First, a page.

I recently spent about a month on Magoodhoo, a small island on the southern rim of Faafu atoll, which is one of 26 atolls that make up the Maldives archipelago. This was my first season of fieldwork for my PhD research. I am a graduate student in marine biology, and I am interested in understanding how climate change-related warming events are changing the structure and functioning of coral reefs in the Indian Ocean. Specifically, I study how disturbances alter the community composition of corals (by selecting for certain species), and how these alterations will be linked to changes in reef fish diversity and function. Will the “reefs of the future”, that will have to persist in warmer and more stressed waters, be biased towards certain functions and relationships? How will this impact patterns of reef fishing and human use? These questions are particularly pressing in low-lying small island states like the Maldives, where the effects of the 2017 El Niño are already beginning to play out on its reefs and shorelines. Continue reading
See what sprouted when youth from Southeast Asia came to the United States to learn about leadership, civic engagement, and local sustainability through the lens of “green schools.” Since returning home, the participants have channeled their learning and experiences into positive community action to promote green practices.
In the fall of 2012, the East-WestCenter launched Leading Green: Shaping Sustainable Schools and Communities, a Southeast Asia Youth Leadership Program (SEAYLP) sponsored by the U.S. Department of State’s Bureau of Educational and Cultural Affairs. To date, EWC has coordinated two exchanges in the United States for 61 youth and educators from the ten member states of the Association of Southeast Asian Nations (ASEAN). The three-week-long exchanges offered took place in schools and communities in Hawai‘i; the San Francisco Bay Area; Washington, DC; and surrounding communities in Virginia.
Through hands-on activities focusing on civic education, leadership, diversity, and community engagement, the program provided opportunities for participants to interact with diverse Americans as they examined, through the lens of “green and sustainable schools and communities,” the principles of democracy and civil society. They also created Green Action Projects, described below and on the project website, which they have been implementing since their return home. By focusing on schools and their immediate community, participants have been able to practice leadership as they engage their peers and undertake positive community action to enhance their everyday environment.
East-West Center Facilities Manager Kris Thompson stars in this Island Pacific Energy commercial currently airing on prime time Hawai’i TV, which features the solar system the company designed for EWC. Great exposure for the Center, and an added bonus to a terrific system that allows EWC to reduce costs as well as its carbon footprint.
The East-West Center has selected Amanda Malagui of Papua New Guniea to participate in the United States Institute on the Environment program. Amanda, a team leader at the Rainforest Habitat, will be among the 20 participants of the Institute, spending time in Hawaii, California, and Washington, DC over six weeks to achieve an understanding of the current environmental movement of the United States.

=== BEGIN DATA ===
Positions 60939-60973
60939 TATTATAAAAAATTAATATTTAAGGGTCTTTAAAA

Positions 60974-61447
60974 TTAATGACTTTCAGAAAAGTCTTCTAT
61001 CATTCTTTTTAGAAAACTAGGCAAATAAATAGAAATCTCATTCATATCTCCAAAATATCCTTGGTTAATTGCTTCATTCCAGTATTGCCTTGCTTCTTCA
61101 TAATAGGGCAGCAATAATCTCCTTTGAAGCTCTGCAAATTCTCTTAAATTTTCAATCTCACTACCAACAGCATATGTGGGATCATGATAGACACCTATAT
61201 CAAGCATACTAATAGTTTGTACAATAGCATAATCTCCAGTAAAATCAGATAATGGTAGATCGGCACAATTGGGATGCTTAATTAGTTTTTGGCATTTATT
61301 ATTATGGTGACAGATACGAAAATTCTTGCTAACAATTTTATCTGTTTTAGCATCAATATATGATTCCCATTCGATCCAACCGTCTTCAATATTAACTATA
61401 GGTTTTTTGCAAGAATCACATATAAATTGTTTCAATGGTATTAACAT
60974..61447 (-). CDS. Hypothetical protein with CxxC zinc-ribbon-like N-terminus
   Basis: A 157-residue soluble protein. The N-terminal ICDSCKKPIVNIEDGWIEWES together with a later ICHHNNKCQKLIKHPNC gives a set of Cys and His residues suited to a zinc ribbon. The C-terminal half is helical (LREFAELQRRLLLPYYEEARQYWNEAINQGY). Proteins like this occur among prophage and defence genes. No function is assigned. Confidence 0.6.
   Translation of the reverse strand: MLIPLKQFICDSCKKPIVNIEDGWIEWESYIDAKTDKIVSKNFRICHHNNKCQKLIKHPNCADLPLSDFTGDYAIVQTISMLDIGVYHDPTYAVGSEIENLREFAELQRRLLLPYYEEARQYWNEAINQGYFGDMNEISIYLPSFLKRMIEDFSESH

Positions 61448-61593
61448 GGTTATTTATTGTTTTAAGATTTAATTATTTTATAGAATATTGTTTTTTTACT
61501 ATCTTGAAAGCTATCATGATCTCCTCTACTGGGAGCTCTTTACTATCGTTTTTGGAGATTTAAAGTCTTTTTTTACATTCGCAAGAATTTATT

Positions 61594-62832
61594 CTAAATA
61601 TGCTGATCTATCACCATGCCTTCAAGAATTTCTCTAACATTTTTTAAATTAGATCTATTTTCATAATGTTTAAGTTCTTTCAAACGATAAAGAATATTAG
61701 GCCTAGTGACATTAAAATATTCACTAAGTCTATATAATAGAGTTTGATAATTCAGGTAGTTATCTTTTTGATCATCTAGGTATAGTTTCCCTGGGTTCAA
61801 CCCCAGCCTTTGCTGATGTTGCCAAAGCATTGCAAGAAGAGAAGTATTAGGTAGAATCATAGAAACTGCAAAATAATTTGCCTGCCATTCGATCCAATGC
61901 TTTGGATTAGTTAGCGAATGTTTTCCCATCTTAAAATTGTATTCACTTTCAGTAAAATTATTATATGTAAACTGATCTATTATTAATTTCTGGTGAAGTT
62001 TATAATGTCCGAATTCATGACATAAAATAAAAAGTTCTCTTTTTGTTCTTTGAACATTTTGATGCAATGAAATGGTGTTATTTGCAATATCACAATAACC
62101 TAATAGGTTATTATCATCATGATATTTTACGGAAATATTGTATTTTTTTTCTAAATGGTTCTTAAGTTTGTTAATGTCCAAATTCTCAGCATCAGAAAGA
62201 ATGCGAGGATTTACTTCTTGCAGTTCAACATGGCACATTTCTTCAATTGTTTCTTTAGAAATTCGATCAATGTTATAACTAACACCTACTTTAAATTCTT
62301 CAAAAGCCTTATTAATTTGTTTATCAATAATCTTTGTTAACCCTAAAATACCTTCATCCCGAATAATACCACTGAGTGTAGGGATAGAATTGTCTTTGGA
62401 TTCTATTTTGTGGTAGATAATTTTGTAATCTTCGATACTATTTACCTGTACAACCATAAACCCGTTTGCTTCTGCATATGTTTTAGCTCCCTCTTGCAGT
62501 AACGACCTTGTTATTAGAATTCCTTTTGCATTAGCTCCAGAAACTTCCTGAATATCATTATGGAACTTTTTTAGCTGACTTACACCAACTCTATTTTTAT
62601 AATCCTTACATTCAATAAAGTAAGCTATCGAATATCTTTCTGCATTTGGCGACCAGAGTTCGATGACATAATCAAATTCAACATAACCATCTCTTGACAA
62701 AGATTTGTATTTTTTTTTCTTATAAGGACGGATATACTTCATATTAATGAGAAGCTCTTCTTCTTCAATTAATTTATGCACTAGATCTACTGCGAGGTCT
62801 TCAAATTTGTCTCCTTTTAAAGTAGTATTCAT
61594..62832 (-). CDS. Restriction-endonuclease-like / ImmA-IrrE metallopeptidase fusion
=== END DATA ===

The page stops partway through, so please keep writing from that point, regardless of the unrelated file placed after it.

Full US Embassy of Papua New Guinea press release after the jump. Continue reading
What does it mean to be a leader and model for sustainability?
This and many other questions are the starting point for a discussion panel that took place at the EWC/EWCA 2008 International Conference in Bali today. Participants Meutia Chaerani, R. Don Peel, Bryan Bushley, and Wendy Miles presented “Leading Sustainably in the Asia Pacific: An Interactive Discussion on Environmental Sustainability in the East-West Center Community.” These Participants are part of an active group concerned with environmental sustainability, and their efforts are focused first where they live: the East-West Center and the island of Oahu.
In recent years, EWC participants have been exploring new ways to promote sustainability in the East-West Center living and working community. Continue reading
By Shayne Hasegawa
Theory was put to practice recently when 26 graduate students from the University of Hawaii, Hawaii Pacific University and Clark University in Massachusetts got their feet wet and hands dirty as they toured community-led sustainability efforts on Oahu.
The group visited He’eia Fishpond in Windward Oahu and several sites along the southern Ka Iwi coastline, including world-famous Hanauma Bay. But they experienced far more than the usual tourist would encounter. Continue reading
The Southern California Chapter decided to hold an event on May 3rd in honor of 2008 being the International Year of the Reef. IYOR involves over 60 countries and hundreds of non-profit, academic and other organizations working to alert the world to the importance of reefs and the threats facing them. We met early in the afternoon in a conference room at the Administrative offices of the Aquarium of the Pacific in Long Beach. Sixteen Alumni attended altogether including two folds from the Arizona Chapter who drove all the way to California to join us. Continue reading